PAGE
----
By Heidi Bevington-More than 100 local loggers have been off the job and unpaid since the blockade of TFL 39 began March 22.
The workers include a 100 direct employees as well as sub-contractors, said Stan Schiller, owner of Edwards and Assoc., which contracts with Weyerhaeuser to log in Tree Farm Licence 39. Weyerhaeuser itself only has about 10 people working on the islands, Mr. Schiller said.
Financially, the blockade is having much more of an effect on his company and employees than it is on Weyerhaeuser, he said.
His annual payroll is between $7 and $8-million, 90 per cent of which goes to islanders who spend much of it locally. The company won’t have to pay wages for the duration of the blockade, but it still pays benefits, staff and overhead
“I don’t like to cry about it,” Mr. Schiller said, “but for small contractors it does have a big impact.”
Mr. Schiller employs several islands contractors to build roads, run equipment like the grapple yarder, and clean the sort. They won’t get paid either until work resumes in the woods. And islands suppliers who provide equipment like truck parts for the company will be impacted as well.
Weyerhaeuser employees on the islands are staff who can continue to do some of their work from home, said Mr. Schiller, and who continue to be paid. In addition, Weyerhaeuser can easily make up the income lost on the islands by increasing its cutting elsewhere in its operation.
None of Edwards and Associate’s employees is laid off. “They are being prevented from going to work,” Mr. Schiller said. Every morning, one employee drives to the blockade to ask if workers can pass. When access is denied, the worker drives back to Port Clements and lets the others know they can’t go to work that day, said Mr. Schiller.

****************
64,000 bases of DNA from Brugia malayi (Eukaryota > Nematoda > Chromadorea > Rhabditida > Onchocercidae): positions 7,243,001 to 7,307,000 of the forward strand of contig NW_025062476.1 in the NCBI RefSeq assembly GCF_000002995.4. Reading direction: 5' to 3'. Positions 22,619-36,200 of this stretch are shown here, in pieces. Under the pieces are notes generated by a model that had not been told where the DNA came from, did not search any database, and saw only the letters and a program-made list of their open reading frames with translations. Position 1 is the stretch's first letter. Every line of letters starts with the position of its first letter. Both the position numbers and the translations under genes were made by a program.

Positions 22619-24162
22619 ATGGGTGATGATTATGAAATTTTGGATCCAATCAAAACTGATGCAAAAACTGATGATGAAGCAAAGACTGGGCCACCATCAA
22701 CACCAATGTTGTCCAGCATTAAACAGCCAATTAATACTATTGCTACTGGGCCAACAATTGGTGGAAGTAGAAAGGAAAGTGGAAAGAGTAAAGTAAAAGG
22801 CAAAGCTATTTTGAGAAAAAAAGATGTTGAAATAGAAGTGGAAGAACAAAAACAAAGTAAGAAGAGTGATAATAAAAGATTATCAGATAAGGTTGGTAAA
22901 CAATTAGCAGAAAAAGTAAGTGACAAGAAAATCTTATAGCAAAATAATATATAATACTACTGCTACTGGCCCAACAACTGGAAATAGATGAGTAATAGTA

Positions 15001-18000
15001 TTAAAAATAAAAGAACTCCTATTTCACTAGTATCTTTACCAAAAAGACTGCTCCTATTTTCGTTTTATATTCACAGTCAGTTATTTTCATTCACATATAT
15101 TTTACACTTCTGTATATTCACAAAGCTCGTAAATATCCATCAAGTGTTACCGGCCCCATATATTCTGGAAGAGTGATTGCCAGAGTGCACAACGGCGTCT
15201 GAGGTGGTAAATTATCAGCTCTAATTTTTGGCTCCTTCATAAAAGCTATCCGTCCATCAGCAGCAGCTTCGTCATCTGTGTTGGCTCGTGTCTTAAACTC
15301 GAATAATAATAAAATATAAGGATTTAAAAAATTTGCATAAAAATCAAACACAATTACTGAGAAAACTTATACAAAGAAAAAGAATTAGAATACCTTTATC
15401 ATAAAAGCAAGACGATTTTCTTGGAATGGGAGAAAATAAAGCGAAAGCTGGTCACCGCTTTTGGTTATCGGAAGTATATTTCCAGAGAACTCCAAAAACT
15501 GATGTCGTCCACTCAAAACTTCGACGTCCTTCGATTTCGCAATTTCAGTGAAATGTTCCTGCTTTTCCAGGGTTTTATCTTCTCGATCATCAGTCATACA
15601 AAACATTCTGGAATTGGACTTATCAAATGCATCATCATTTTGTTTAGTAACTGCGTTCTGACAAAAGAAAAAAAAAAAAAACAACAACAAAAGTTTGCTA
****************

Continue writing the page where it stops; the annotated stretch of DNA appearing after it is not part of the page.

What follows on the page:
Having just one worker go out helps to prevent conflict. “It’s more civilized,” he said.
The workers are all from islands communities including Port Clements, Old Massett, Masset and Queen Charlotte.
For now, Mr. Schiller said he plans to observe the situation and take it from there. No injunction is planned, he said.
“The issue is between the CHN and the government. Unfortunately, the local people are being affected.”
The company has cutting permits approved for 287,000 cubic metres of timber for 2005, said Mr. Schiller. So far, the company has cut about 50,000 cubic metres, and was planning to cut 33,000 cubic metres in April, May and June.
The entire Ministry of Forests district office in Queen Charlotte has also been affected by the blockade, with no employees able to work in their offices since Monday. A few government employees who work for other ministries also work out of the Ministry of Forests office, and they haven’t been able to go to work either.
Gloria O’Brien of O’Brien and Fuerst Logging said their operation hasn’t been affected by the blockade as they are logging in the Jungle Creek area.
Tim Fennell of Eaglecrest Enterprises Ltd. operates a small sawmill in Port Clements. He hasn’t been affected in the short term, but he said he will be if the blockade goes on for a long time. However, he said, recent changes to the forest act are having a much bigger and more negative affect on his business than the blockade, which he supports.
“The natives are making a stand. They want control. Can they do any worse a job of managing the resources on the islands? Let’s give them a chance,” said Mr. Fennell.
Mr. Fennell said he is very frustrated with the way the provincial government is running the small business forestry program.
“Changes to the forest act are crucifying rural resource based communities in the short and long term,” he said.
Changes to the small business forestry program have been devastating to local small business people who work in the woods including fallers, road builders and log scalers, said Mr. Fennell. And in the long term, the people of the province are losing control of the forests and tax revenue because of the way the province is managing the forests.
- Submit News Tip
- Coronavirus News
- Trending Now
- Photo Galleries
- Contact Us
- Site Map